Aug. 2, Sat. Field Trip: Strawberry Summit/Morning Hill Forest Farm. Easy 7 mi. R.T. hike, with 1200 ft. elev. gain, to the highest peak in the Strawberry Wilderness, at 9038 ft. See interesting alpines and whitebark pine.Three grapeferns are found here. Participants can camp Fri. and Sat. nights at the trip leader's beautiful Morning Hill Forest Farm. Call Jennifer Barker, in Canyon City, for details.
Sept.13, Sat. Field Trip: Broken Top Volcano. Our annual trek to view the spectacular glaciated scenery and alpine wildflowers in the high Cascades west of Bend. This is a 6 mi. R.T., moderate to strenuous hike with 1700 ft. elev. gain. Mostly off-trail hiking through the Three Sisters Wilderness, so number is limited to 12. A Cascades Classic! Preregistration is required. Call trip leader Stu Garrett, to sign up.
June 4, Wed. Meeting: 7:30 P.M. Mosier School. Joy Belsky will tell us about her research on the effects of pollution on the plants of Prudhoe Bay, Alaska.
July 26 - 27 Sat. - Sun.y Wildflower Show: 10 A.M. - 4 P.M. both days. Skamania Lodge, Stevenson, Washington. Presented in conjunction with the National Commission for the Lewis and Clark Bicentennial. For more information, call Allen Bell.
June 1, Sun. Field Trip: Saddle Mountain. Moderately difficult hike. Meet: 10 A.M., trailhead parking lot. Call Kathleen Sayce, for more information.
June 1, Sun. Field Trip: Columbia Hills Loop. Hike about 5 mi. R.T., with 1400 ft. elev. gain. We will visit the Columbia Hills Natural Area Preserve, traversing about a mile of the rocky ridge top. The sharp ridge crest and open terrain allow sweeping views in all directions. Some wildflowers, like Erigeron linearis, will be in their prime. Leave: 8 A.M., Gateway/99th Ave. Park & Ride, near SE corner of parking lot. Take exit 7 from 1-84, turn right immediately onto 99th Ave. Second mtng. place: 9:30 A.M., Rest Area, M.P. 74, Washington Hwy. 14. Cross Columbia River on Hood River Bridge at exit 64 from 1-84. Call Russ Jolley, for more information.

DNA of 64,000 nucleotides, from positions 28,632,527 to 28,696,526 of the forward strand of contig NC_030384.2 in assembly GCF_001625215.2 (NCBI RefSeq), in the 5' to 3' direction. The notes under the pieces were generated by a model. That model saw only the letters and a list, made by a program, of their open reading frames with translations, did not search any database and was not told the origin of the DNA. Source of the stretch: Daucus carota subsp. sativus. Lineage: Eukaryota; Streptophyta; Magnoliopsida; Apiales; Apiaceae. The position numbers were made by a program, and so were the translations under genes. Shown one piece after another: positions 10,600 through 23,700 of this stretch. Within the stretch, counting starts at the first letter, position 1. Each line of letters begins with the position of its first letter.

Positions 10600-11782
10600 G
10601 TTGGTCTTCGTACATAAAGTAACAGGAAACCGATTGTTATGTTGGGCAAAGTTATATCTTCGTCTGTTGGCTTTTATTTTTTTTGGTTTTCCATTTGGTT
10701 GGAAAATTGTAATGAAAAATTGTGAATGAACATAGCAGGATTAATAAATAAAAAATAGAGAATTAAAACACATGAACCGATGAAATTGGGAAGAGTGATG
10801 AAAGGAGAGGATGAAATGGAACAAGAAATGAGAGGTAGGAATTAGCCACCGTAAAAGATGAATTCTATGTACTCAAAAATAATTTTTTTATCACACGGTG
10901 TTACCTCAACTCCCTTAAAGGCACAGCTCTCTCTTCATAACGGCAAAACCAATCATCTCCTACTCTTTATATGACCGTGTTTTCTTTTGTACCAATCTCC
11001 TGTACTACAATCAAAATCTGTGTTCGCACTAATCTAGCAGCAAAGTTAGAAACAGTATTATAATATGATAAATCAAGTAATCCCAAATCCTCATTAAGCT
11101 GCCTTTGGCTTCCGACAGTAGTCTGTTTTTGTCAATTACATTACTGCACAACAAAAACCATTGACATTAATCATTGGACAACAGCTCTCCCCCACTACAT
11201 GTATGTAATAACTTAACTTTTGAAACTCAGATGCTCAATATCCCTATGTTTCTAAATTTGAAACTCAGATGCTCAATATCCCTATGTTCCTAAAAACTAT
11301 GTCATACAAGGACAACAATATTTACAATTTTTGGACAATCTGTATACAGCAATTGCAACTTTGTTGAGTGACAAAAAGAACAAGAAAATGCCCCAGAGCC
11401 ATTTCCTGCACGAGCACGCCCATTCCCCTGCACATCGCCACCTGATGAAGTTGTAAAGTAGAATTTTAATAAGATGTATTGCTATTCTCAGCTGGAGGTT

June 10, Tues. Meeting: 7 P.M. First United Methodist Church, 1838 SW Jefferson St., Portland. Carol Horvath, a botanist with the Mt. Hood National Forest, will present a program on the plants of Chile.
June 14, Sat. Field Trip: Grand Island Floodplain Forest. This is the first in our 1997 series of ecosystem-focused trips jointly sponsored with the Portland Audubon Society. The mature floodplain forest of Grand Island, south of Dayton in SE Yam hill County, is one of the largest intact blocks of this heavily impacted habitat type in the Willamette Valley. It harbors a surprisingly diverse flora and fauna. See for yourself! Meet: 6:30 A.M., in front of the new Safeway in King City/Tigard (on 99W). Second mtng.: 7:15 A.M., Grand Island store south of Dayton (where you turn east to head down to the Island). Trip ends at noon, so lunch is optional. Leaders: Tom Love, email@example.com, (PAS) and Kareen Sturgeon, ksturg @ calvin.linfield.edu, (NPSO).
June 21, Sat. Field Trip: Brooks Meadow. Alpine wildflowers in a lush meadow with great views of Mt. Hood. Led by Forest Service botanist, Heather Laub. Less than a mile of walking. Leave: 9 A.M., Gateway/99th Ave. Park & Ride, near SE corner of parking lot. Take exit 7 from 1-84, turn right immediately onto NE 99th Ave. Second mtng.:11 A.M., junction of Hwy. 35 and F.S. Rd. 44. Contact Heather Laub, or Greg Stone.
June 28, Sat. Field Trip: Trapper Springs Meadow. Explore meadow, wetland and surrounding forest habitat in the Clackamas River Ranger District, south of Timothy Lake, with USFS botanist Carol Horvath. There is no designated trail. This is a "meadow meander." Species of interest include, Drosera rotundifolia, Gentiana sceptrum and Gratiola species. Area is wet and brushy so tall boots and protective clothing are recommended. Driving: 150 mi. RT. Leave: 8 A.M., ODOT lot, 60th and NE Glisan, in Portland. Contact Carol Horvath.